Since February, reports have been circulating that Cupertino may be looking into beefing up iCloud backup encryption security. According to corroborating reports to The Wall Street Journal, the modifications to iCloud backup security are definitely in the works.
What's wrong with how it is now?
The way iCloud backups are currently handled, the files are encrypted but are not entangled with a passcode. This makes them vulnerable to being easily decrypted, so law enforcement officials are able to gain access to user content with ease. In fact, Apple has complied with thousands of requests for such access in the past for a variety of different court cases.
If law enforcement agencies can defeat the encryption, that means cybercriminals can do so, as well. Beefing up the security of iCloud’s encrypted backup files will make it much more difficult to hack into the user’s content, protecting privacy.
Why hasn't Apple already implemented the passcode entanglement?
According to The Wall Street Journal, Apple has to balance security with user convenience. If the backup files are entangled with a user passcode, there could be serious ramifications if a consumer forgets that password. In such a case, the user would permanently lose access to their stored information, like photos and documents.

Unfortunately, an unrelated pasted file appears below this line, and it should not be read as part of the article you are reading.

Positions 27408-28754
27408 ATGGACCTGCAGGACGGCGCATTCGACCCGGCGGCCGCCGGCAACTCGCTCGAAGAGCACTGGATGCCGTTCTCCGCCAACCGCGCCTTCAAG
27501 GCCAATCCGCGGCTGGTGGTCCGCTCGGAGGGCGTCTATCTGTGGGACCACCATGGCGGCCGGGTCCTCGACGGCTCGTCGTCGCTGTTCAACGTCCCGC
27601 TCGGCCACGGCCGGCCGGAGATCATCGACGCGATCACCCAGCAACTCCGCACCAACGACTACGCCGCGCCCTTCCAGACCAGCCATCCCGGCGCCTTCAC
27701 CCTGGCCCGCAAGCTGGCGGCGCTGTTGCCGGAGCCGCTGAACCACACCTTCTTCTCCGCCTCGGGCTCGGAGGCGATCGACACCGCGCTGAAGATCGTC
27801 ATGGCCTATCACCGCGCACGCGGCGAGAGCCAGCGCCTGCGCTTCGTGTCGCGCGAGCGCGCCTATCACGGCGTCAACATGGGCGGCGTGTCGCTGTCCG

Apple doesn’t want to continue retaining the encryption keys for iCloud backup files, either. Being in possession of those keys means being on the hook for complying with court requests compelling Cupertino to violate user’s privacy, something the tech giant hates doing.
A problem more about convenience than technology
Apple has to walk a fine line here, balancing security and privacy concerns with convenience for its customers. If the tech giant doesn’t want to be accountable for violating its users’ privacy, though, it has to offload the encryption keys and ability to break into the files, even if that puts users at risk of losing information should they forget their passcode.
All of these concerns have arisen, primarily, because of the Federal Bureau of Investigation’s insistence that Apple effectively hack itself at the FBI’s whim. The case of the San Bernadino iPhone 5c has forced Apple to seriously reconsider iCloud security standards. It’s unfortunate that convenience has to be weighed against security, but I think ultimately security should be the first priority.
For more on iPhone security in light of law enforcement demands, listen to what Tim Cook has to say about the San Bernadino iPhone case.